I see a lot about the Senate...has there been any insight into the state legislatures?  I know that has come up if we got to the point where the states were voting for the president...any idea whether the Dems will be able to control a majority there?

 

 

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11 minutes ago, Larry said:

Yeah, being able to flip a few gerrymandering committees state legislatures could really be important.  

 


Texas state legislature is probably the most important closely contested thing on the ballot after POTUS and Senate. Would be a HUGE pickup for Dems if they can pull it off. 

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4 minutes ago, skinsfan_1215 said:


Texas state legislature is probably the most important closely contested thing on the ballot after POTUS and Senate. Would be a HUGE pickup for Dems if they can pull it off. 

 

It would be a great fantasy.  

 

But while I could see the Dems just barely voting out Trump, statewide?  No way am I predicting them flipping enough Texas-gerrymandered state legislature seats to  prevent another 10 years of gerrymandering.  

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1 minute ago, Larry said:

 

It would be a great fantasy.  

 

But while I could see the Dems just barely voting out Trump, statewide?  No way am I predicting them flipping enough Texas-gerrymandered state legislature seats to  prevent another 10 years of gerrymandering.  


Cook has it as a tossup. I’m also a little confused by that... I figured with the gerrymandering in place, Dems would need to take the state by 5%+ to win the legislature. That was the case in Virginia for years until they finally broke through in 2017 (and the State Senate last year). 
 

But state legislative seats can be weird. Vacancies could impact the ratings of certain races, and demographics could have changed dramatically since the districts were drawn in 2011. We’ll see...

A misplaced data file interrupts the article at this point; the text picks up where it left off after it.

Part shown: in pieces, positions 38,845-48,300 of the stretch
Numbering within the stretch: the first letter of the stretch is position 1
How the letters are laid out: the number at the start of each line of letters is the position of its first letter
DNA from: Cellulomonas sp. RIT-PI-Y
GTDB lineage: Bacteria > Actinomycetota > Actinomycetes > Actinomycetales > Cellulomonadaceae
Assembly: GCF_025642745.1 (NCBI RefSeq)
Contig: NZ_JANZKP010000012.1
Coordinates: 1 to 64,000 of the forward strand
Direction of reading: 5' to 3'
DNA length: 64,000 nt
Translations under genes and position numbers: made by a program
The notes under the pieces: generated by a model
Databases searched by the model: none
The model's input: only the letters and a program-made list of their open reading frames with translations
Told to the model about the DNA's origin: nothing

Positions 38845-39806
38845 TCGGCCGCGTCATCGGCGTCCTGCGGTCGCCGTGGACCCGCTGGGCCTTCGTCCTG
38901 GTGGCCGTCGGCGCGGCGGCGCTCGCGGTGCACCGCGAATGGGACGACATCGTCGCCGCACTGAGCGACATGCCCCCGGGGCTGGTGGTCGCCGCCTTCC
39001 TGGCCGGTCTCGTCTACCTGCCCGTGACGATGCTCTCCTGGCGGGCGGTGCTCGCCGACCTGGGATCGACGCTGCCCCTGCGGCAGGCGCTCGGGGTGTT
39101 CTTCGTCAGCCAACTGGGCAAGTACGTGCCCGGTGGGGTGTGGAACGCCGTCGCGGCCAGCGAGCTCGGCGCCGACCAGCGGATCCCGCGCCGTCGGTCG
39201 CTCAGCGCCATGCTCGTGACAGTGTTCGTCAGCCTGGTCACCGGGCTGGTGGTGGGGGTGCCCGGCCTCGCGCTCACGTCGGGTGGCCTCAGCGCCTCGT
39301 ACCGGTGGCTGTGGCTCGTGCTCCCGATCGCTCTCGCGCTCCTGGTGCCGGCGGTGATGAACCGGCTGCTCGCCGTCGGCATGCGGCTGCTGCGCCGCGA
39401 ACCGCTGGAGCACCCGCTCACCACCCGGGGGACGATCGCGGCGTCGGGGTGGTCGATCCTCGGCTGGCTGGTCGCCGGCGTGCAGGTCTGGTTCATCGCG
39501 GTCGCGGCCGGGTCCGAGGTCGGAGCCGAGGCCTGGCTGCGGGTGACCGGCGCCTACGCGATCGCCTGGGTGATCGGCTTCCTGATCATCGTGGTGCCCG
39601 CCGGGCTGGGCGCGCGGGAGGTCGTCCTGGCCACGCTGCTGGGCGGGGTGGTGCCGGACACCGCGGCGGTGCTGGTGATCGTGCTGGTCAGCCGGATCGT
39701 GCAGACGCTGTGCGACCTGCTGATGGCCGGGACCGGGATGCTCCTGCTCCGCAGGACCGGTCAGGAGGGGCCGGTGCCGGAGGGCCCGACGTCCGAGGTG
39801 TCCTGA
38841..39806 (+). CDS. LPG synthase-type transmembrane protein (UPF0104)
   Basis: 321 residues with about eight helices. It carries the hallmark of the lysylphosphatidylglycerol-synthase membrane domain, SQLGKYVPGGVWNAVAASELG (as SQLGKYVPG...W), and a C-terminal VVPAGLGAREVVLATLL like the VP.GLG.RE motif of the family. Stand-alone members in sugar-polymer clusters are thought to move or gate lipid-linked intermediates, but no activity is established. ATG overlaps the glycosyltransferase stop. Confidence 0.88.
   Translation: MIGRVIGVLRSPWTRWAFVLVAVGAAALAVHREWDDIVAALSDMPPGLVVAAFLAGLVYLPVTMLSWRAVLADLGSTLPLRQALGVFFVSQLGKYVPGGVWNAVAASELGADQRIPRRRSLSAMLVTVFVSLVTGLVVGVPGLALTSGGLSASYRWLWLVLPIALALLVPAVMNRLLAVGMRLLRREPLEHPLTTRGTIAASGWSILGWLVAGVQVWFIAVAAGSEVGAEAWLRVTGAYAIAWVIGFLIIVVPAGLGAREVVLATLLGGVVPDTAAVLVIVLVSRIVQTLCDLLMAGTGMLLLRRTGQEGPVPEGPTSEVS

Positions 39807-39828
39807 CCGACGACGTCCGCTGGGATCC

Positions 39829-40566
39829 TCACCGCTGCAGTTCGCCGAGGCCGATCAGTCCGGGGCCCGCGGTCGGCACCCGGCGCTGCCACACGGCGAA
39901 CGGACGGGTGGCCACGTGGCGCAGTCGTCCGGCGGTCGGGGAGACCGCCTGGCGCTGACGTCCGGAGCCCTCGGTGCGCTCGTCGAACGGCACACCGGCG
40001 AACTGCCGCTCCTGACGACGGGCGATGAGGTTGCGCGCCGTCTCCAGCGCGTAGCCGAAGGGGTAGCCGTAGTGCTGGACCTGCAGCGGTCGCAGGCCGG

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Just now, skinsfan_1215 said:


Cook has it as a tossup. I’m also a little confused by that... I figured with the gerrymandering in place, Dems would need to take the state by 5%+ to win the legislature. That was the case in Virginia for years until they finally broke through in 2017 (and the State Senate last year). 
 

But state legislative seats can be weird. Vacancies could impact the ratings of certain races, and demographics could have changed dramatically since the districts were drawn in 2011. We’ll see... 

 

The thing with gerrymandering is you draw the districts up so you are very likely to win them, but just barely.  You try to jam all of the opposing party's voters into a small number of districts (so their votes are largely wasted) and spread your own out over a large number of districts.  But when the math changes (like where the suburbs turn completely against you), the whole thing fails and you end up losing a lot of those districts you tried to draw to win by a smallish margin.  This is why, in 2018, Texas Dems picked up 12 seats even though they lost the popular vote by 5% statewide.  This year, if the popular vote is close to 50/50, it could be enough to flip it.